Process: The difference between what is now proposed and what was originally proposed -- a 50% increase in units coupled with a 50% reduction in supplied parking, a change from condo to rental, and essentially a complete aesthetic overhaul, is not a minor difference. It suggests that a new planned development ordinance rather than a simple "amendment" is in order. The Central Street re-zoning was meant to eliminate the ad hoc and divisive process of "site development allowances." While the stalled-and-grandfathered nature of this project is near-unique, its magnitude will dominate the block and set a tone and possible precedent for future projects. Already we are seeing a simultaneous request by the would-be re-sellers of 2500 Green Bay (the stalled Arcadia Green project) for a similar upzoning of their project, agaain for a result inconsistent with the hard work City and neighborhood put into the Central Street Plan.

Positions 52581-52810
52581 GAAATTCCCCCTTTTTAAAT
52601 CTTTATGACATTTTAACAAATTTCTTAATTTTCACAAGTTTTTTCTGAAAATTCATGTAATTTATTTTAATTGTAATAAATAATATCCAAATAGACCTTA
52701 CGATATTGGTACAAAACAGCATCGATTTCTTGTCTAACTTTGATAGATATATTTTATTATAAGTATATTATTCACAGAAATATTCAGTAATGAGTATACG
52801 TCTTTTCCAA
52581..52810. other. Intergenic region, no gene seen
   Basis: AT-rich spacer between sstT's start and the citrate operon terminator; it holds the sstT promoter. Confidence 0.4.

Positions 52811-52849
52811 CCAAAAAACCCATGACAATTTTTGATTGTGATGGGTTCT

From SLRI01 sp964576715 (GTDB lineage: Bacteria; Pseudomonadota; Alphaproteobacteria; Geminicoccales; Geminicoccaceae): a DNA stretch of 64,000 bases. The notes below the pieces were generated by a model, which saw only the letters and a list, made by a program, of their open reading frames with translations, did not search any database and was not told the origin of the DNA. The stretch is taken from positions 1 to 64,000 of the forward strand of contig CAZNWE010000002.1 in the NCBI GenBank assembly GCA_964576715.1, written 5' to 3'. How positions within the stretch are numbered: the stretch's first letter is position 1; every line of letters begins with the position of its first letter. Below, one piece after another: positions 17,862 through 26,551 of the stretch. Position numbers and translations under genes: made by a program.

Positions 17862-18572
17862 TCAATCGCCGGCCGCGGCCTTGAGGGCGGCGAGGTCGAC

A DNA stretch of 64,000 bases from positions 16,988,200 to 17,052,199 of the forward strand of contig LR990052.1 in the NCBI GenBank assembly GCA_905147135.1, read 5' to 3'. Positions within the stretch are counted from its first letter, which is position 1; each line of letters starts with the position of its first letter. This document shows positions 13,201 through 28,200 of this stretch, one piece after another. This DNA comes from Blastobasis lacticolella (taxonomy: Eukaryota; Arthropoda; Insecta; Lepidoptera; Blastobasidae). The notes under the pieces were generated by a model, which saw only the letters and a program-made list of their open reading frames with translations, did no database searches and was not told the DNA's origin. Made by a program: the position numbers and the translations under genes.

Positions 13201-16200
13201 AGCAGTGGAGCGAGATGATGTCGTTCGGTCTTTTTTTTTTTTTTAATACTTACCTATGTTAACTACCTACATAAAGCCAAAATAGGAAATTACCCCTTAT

One SPAARC member expressed some concern with how different this project was from that originally proposed, but still voted for it. City staffer Dennis Marino asked the developer for some assurances on window materials. Other than that, there was little to no discussion and the committee vote was unanimous.
Almost everyone would like to see this property returned to active use and a contributor to tax rolls and neighborhood vitality. However, the current economic conditions are, we hope temporary, whereas buildings last a long, long time. Developer Horne and his group have expressed openness to working with the community to craft a mutually beneficial project. Sensitivity to the principles involved, and mutual respect by all concerned, should produce such a result.